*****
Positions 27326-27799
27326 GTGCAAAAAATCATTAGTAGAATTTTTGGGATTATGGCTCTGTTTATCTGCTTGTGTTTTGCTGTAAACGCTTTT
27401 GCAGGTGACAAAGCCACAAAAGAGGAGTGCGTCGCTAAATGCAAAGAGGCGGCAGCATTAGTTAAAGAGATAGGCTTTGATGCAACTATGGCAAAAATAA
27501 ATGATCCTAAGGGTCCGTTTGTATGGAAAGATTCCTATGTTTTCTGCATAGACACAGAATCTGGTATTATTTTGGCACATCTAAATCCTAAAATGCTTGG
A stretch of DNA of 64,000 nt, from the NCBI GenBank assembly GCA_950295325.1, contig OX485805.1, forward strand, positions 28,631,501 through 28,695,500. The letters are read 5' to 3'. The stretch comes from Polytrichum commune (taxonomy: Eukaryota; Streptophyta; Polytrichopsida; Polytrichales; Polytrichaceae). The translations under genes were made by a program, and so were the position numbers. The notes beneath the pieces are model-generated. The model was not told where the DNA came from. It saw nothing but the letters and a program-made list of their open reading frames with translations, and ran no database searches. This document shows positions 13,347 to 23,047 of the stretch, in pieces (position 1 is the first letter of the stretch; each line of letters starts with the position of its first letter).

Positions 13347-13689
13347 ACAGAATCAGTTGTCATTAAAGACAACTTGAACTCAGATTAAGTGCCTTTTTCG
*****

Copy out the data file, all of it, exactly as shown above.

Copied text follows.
Positions 27326-27799
27326 GTGCAAAAAATCATTAGTAGAATTTTTGGGATTATGGCTCTGTTTATCTGCTTGTGTTTTGCTGTAAACGCTTTT
27401 GCAGGTGACAAAGCCACAAAAGAGGAGTGCGTCGCTAAATGCAAAGAGGCGGCAGCATTAGTTAAAGAGATAGGCTTTGATGCAACTATGGCAAAAATAA
27501 ATGATCCTAAGGGTCCGTTTGTATGGAAAGATTCCTATGTTTTCTGCATAGACACAGAATCTGGTATTATTTTGGCACATCTAAATCCTAAAATGCTTGG
A stretch of DNA of 64,000 nt, from the NCBI GenBank assembly GCA_950295325.1, contig OX485805.1, forward strand, positions 28,631,501 through 28,695,500. The letters are read 5' to 3'. The stretch comes from Polytrichum commune (taxonomy: Eukaryota; Streptophyta; Polytrichopsida; Polytrichales; Polytrichaceae). The translations under genes were made by a program, and so were the position numbers. The notes beneath the pieces are model-generated. The model was not told where the DNA came from. It saw nothing but the letters and a program-made list of their open reading frames with translations, and ran no database searches. This document shows positions 13,347 to 23,047 of the stretch, in pieces (position 1 is the first letter of the stretch; each line of letters starts with the position of its first letter).

Positions 13347-13689
13347 ACAGAATCAGTTGTCATTAAAGACAACTTGAACTCAGATTAAGTGCCTTTTTCG